(ISBN 1-84435-175-0)





 Summer to winter, the

 seasons turn.


 In the springtime of a

 distant future, the

 Doctor and Nyssa

 become embroiled in

 Time Lord politics on

 an alien world.

 During the stifling

 heat of a summer

 past they suffer the

 vengeful wrath of

 Isaac Newton. In the

 recent past, Nyssa

 spends a romantic

 golden autumn in an

 English village while

 the Doctor plays

 cricket. And finally,

 many years after

 their travels

 together have ended,

 the two friends meet

 again in the 

 strangest of



 Four seasons. Four



 Now close the door

 behind you, you're

 letting the cold in...


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Circular Time




1. SPRING      2. SUMMER      3. AUTUMN






“Circular Time” – Big Finish’s ninety-first monthly release – is perhaps one of the most remarkable and diverse plays of the entire range. Co-written by Paul Cornell and Mike Maddox, this play is divided into four distinctive episodes. In his author’s note, Cornell says that each instalment represents a different sort of Doctor Who story: “alien planet, pure historical, social realism and shameless fan service.” And that is exactly what the listener is treated to – a crash course in Doctor Who. The best of Doctor Who, I dare say.


Long ago in an English autumn…


“Something is added to cricket by the angle of the sun as it stands at four o’clock in early September. The shadows are longer; there is a suggestion of colder days approaching,

of circular time, of aspects of our lives dying away, and returning…”


Even the order in which the episodes are presented interested me. Arguably each is better than the last, but I think that this is because as the play progresses it moves more away from traditional Doctor Who and delves deeper into the characters of both the Doctor and Nyssa. In fact, the second CD (the “Autumn” and “Winter” episodes) could have been lifted straight out of the Virgin era – a period of Doctor Who that Cornell makes no secret of being his most beloved. For example, the “Autumn” episode is devoid of any science-fiction trappings of any kind. It is simply a heart-warming tale about the Doctor helping a small village cricket team avoid relegation, and about Nyssa falling in love for the first time. It is delightfully written and quintessentially English; some of Peter Davison’s narration is sheer poetry! Absolutely beautiful stuff.


Long ago in an English spring…


“…the other sort of time in called linear time; modern time.

Life is hard, and then one dies. If that is something one is liable to do…”


Now although I have begun by raving about the “Autumn” and “Winter” episodes, I hope I have not given the impression that the first CD’s episodes should be ignored. On the contrary, they are both outstanding Doctor Who stories..


The first episode (the “alien planet” episode) is another fine example of a well-crafted, thought-provoking slice of Doctor Who. Like a good short story, it throws the listener straight into the thick of things, before sending them off in one direction and then getting them with a lovely twist at the end. It is also a very imaginative episode - whilst the idea of avian-descended species is not a new idea in the world of Big Finish, the writers have clearly put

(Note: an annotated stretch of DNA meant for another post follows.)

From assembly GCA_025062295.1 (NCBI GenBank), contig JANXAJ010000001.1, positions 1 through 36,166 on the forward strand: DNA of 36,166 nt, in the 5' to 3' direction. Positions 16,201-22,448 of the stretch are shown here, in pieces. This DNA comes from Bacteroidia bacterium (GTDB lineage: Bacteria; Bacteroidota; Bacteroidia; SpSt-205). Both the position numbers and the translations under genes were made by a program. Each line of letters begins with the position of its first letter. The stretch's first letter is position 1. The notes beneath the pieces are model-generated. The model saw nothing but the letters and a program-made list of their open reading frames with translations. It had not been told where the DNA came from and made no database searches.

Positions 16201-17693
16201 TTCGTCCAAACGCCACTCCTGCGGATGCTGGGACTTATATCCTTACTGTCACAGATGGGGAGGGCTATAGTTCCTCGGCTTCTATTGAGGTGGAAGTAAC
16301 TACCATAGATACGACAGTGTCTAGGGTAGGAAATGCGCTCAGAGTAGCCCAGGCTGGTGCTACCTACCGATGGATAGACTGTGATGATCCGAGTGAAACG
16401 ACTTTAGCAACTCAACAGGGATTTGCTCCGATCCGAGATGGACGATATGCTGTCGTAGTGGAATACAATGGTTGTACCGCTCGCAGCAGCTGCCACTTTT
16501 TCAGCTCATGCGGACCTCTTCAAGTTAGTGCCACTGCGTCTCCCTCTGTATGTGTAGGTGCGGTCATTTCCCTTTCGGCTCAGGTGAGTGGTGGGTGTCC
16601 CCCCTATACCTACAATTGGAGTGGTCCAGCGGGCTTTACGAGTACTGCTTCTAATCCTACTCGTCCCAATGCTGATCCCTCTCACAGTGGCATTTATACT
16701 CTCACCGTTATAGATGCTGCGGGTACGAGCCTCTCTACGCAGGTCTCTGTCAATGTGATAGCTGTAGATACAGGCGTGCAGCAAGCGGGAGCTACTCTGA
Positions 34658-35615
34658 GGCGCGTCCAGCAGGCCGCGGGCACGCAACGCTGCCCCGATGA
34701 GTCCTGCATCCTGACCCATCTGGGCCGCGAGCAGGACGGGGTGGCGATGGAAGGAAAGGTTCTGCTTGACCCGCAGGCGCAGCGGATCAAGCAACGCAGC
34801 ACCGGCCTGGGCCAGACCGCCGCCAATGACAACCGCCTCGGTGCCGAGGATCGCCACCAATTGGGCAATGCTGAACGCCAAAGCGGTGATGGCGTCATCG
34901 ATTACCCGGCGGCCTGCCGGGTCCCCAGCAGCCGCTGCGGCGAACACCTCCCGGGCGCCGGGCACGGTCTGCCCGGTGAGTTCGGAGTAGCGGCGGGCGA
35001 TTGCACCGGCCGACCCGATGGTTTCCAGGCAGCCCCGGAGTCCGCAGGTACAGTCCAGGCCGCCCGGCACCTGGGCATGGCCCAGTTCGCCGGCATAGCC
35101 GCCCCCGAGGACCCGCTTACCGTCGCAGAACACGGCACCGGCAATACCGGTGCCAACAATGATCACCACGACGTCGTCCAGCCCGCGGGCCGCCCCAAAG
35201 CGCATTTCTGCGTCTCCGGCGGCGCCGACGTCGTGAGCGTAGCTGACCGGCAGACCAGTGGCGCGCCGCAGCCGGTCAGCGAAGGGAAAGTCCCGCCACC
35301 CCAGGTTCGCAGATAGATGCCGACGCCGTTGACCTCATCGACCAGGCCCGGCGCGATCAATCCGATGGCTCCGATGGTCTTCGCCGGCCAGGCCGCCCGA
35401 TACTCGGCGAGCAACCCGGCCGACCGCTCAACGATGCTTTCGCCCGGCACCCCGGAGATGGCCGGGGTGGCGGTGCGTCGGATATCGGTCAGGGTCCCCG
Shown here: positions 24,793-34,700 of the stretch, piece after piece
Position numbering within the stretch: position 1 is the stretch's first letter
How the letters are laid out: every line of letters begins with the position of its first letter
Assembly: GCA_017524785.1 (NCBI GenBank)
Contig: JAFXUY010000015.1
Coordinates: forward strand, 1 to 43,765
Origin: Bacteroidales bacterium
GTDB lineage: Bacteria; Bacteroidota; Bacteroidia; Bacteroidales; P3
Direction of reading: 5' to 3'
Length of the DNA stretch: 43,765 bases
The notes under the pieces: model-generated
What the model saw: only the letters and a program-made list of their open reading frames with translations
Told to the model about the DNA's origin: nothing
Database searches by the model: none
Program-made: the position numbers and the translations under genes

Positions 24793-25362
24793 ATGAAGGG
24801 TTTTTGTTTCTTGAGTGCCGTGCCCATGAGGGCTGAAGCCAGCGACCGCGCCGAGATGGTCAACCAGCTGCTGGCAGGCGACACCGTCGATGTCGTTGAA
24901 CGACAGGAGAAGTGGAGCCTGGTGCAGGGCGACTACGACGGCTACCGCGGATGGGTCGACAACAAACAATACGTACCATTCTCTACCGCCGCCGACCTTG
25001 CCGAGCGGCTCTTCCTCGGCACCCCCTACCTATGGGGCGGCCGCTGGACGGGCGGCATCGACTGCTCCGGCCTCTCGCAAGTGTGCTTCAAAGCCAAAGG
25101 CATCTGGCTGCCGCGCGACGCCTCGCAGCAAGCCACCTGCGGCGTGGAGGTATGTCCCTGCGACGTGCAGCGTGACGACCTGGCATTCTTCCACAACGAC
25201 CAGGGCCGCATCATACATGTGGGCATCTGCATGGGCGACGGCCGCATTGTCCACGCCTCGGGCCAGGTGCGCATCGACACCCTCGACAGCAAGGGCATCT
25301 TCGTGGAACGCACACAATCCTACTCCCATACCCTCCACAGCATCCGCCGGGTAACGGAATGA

a lot of thought into the mechanics of how such a species would function. I was fascinated by the whole ‘birdsong’ element and how it links in with the TARDIS translating things for its operators. How could the Doctor, Nyssa and Cardinal Zero make birdsong without the necessary parts of the avian anatomy? It is clever stuff. And on a personal note, as someone who by day works in the legal profession and wrote his undergraduate dissertation on jurisprudence, I also found the main ‘justice’ plot very compelling.


Long ago in an English summer…


“Summer” is another intelligent, pensive episode. It is also very amusing too, in a dark League of Gentlemen sort of way. I am no big historian (unlike Cornell’s good lady wife)

and so I have no idea whether or not Sir Isaac Newton was actually an Arianist extremist and a cruel torturer, but – especially with perennial baddie David Warner in the role – it comes across as damn believable in the context of the episode. Davison and Warner really spark

off each other marvellously in their scenes together, really making the most of some fantastic dialogue and meaty subject matter.


And so on the face of it, the four stand-alone episodes are not linked other than in the most tenuous, fannish ways. Thematically, however, all four episodes of “Circular Time” mark a very rich and a very vibrant exploration of the relationship between the Doctor and Nyssa; even, I dare say, an exploration of the fifth Doctor’s human nature.


“I’ll say to people that I know he’s still alive. Somewhere out there.

 I’ll know he’s still travelling.

I’ll know that he’s still having adventures.

I’ll know he always will be.”


In short, “Circular Time” is a stunning success for Cornell and Maddox, as well as for Davison and Sutton. It celebrates all that was, all that is, and all that forever will be brilliant about the Doctor.

And a love, for all seasons.



Copyright © E.G. Wolverson 2007


E.G. Wolverson has asserted his right under the Copyright, Designs and Patents Act, 1988 to be identified as the author of this work.



The first three episodes of this release (those entitled Spring, Summer and Autumn) take place between the audio drama The Game and the Doctor Who Magazine comic strips set in Stockbridge. The Winter episode takes place much later, during the final moments of the fifth Doctors life.


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